To reach Mt St Helena from San Francisco, the traveller has twice to cross the Bay: once by the busy Oakland ferry, and again, after an hour or so of the railway, from Vallejo Junction to Vallejo. Thence he takes rail once more to mount the long green strath of Napa Valley….for some way beyond Vallejo the railway led us through bald green pastures but by and by these hills began to draw nearer on either hand, and first thicket and then wood began to clothe their sides; and soon we were away from all signs of the sea’s neighborhood, mounting an inland, irrigated valley. A great variety of oaks stood, now severally, now in a becoming grove, among the fields and vineyards. The towns were compact, in about equal proportions of bright new wooden houses and great and growing forest trees; and the chapel bell on the engine sounded most festally that sunny Sunday, as we drew up at one green town after another, with the townsfolk trooping in their Sunday’s best to see the strangers, with sun sparkling on the clean houses, and great domes of foliage humming overhead in the breeze…at Calistoga the railroad ceases, and the traveller who intends faring farther must cross the spurs of the mountain by stage.

With determination to overcome the daunting challenge of renovating an abandoned bunkhouse high up on Mt St Helena, they were delivered by that stagecoach to their new home on the mountain. Fanny mended the bunkhouse while he wrote. The parents relented, the Stevensons returned to the British Isles, and Robert Louis Stevenson wrote –first Treasure Island (1883) and then A Child’s Garden of Verses (1885). About this book, Elizabeth Waterston writes:

It is a book for children too young to express an opinion of its charms; but many of us re-open it as adults to discover just how deeply it has sunk into our pores. Poem after poem chants itself: “I have a little shadow…,” “The friendly cow, all red and white…,” “The world is so full of a number of things….The treasures in A Child’s Garden of Verses, in their lyric clarity, their whimsy and rhythmic excitement, offer great pleasure to the very young child, and to the adult who must act as mediator for this preliterate being. The poems recall exactly the earliest responses to language: the delight in reiteration, the pleasure at new words “The Swing,” for instance, catches the child’s fondness for repetition: “Up in the air and over the wall up in, the air and down” — that last phrase adding the joy of antithesis and surprise.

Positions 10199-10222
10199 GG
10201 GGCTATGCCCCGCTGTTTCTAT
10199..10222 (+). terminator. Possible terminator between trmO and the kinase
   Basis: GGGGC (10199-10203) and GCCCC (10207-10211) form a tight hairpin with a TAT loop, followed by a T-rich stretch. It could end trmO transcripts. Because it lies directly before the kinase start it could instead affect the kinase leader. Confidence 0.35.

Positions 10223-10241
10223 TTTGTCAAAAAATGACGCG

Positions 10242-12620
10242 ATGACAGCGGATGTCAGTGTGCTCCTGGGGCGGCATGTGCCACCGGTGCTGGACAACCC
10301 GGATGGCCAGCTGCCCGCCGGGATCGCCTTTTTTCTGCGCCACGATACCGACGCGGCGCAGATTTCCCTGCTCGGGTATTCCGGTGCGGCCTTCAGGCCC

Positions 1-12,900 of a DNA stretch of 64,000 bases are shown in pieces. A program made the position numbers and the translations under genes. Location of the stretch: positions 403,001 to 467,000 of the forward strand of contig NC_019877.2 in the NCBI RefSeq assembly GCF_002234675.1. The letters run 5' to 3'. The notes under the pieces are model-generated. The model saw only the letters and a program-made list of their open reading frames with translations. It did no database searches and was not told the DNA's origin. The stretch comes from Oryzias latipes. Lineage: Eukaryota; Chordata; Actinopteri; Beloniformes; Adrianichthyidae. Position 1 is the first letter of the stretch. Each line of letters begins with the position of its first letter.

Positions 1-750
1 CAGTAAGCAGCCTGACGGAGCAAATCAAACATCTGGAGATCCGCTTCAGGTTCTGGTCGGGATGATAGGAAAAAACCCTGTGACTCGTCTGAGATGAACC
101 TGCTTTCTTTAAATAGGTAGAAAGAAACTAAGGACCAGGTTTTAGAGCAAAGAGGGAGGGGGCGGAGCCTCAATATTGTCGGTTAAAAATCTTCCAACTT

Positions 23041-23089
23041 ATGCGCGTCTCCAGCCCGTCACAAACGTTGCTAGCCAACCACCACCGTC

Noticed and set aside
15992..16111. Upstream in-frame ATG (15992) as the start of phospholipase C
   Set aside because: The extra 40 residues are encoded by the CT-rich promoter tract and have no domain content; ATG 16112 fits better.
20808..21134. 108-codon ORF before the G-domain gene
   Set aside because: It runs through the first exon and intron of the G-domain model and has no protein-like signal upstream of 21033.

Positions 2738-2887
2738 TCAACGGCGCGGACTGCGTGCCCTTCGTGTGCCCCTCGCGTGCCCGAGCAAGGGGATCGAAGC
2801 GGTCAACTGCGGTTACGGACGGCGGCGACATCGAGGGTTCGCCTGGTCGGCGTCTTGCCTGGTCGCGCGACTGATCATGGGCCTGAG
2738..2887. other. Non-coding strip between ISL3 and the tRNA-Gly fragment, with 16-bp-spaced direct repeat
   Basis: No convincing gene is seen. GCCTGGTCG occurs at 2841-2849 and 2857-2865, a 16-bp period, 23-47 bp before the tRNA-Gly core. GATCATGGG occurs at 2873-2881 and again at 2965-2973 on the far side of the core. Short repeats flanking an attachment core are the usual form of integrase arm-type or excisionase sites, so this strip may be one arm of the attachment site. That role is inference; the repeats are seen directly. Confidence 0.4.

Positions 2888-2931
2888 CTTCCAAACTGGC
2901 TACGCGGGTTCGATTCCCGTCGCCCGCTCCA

Within this beautiful collection, we can sense glimpses of Stevenson’s travels to this valley. This poem calls forth visions of cherry trees (grown plentifully in the l9th century in this “foreign land”), along with a “dimpling river” that goes out to the sea:

Up into the cherry tree
Who should climb but little me?
I held the trunk with both my hands
And looked abroad in foreign lands.
I saw the next door garden lie,
Adorned with flowers, before my eye,
And many pleasant places more
That I had never seen before.
I saw the dimpling river pass
And be the sky’s blue looking-glass;
The dusty roads go up and down
With people tramping in to town.
If I could find a higher tree
Farther and farther I should see
To where the grown-up river slips
Into the sea among the ships,
To where the road on either hand
Lead onward into fairy land,
Where all the children dine at five
And all the playthings come alive.

Citations: Introduction MFK Fisher, Napa Wine, chapter from Silverado Squatters, copyright James Beard, 1965. Robert Louis Stevenson, Silverado Squatters, first published in Century Illustrated Monthly Magazine, November-December 1883, published by Silverado Museum, St Helena, Lewis Osborne, l974. Robert Louis Stevenson, A Child’s Garden of Verses, l885. Wordsworth Editions Ltd; New Ed edition, 1994
Arthur Orton, Reconstructing the Robert Louis Stevenson Silverado Squatters Cabin, 1980, is a fascinating brochure with illustrations by the author based on Stevenson’s memoir, and available at the museum. Transactions of the Royal Scottish Society of Arts, Vol. VIII, 1870-71. Edinburgh, Neill and Company, 1871. Elizabeth Waterston, 1999: “Going for Eternity: A Child’s Garden of Verse,” Canadian Children’s Literature, 96: 25,4.

The Robert Louis Stevenson Museum is located next door to the St Helena Library, call 963-3757 or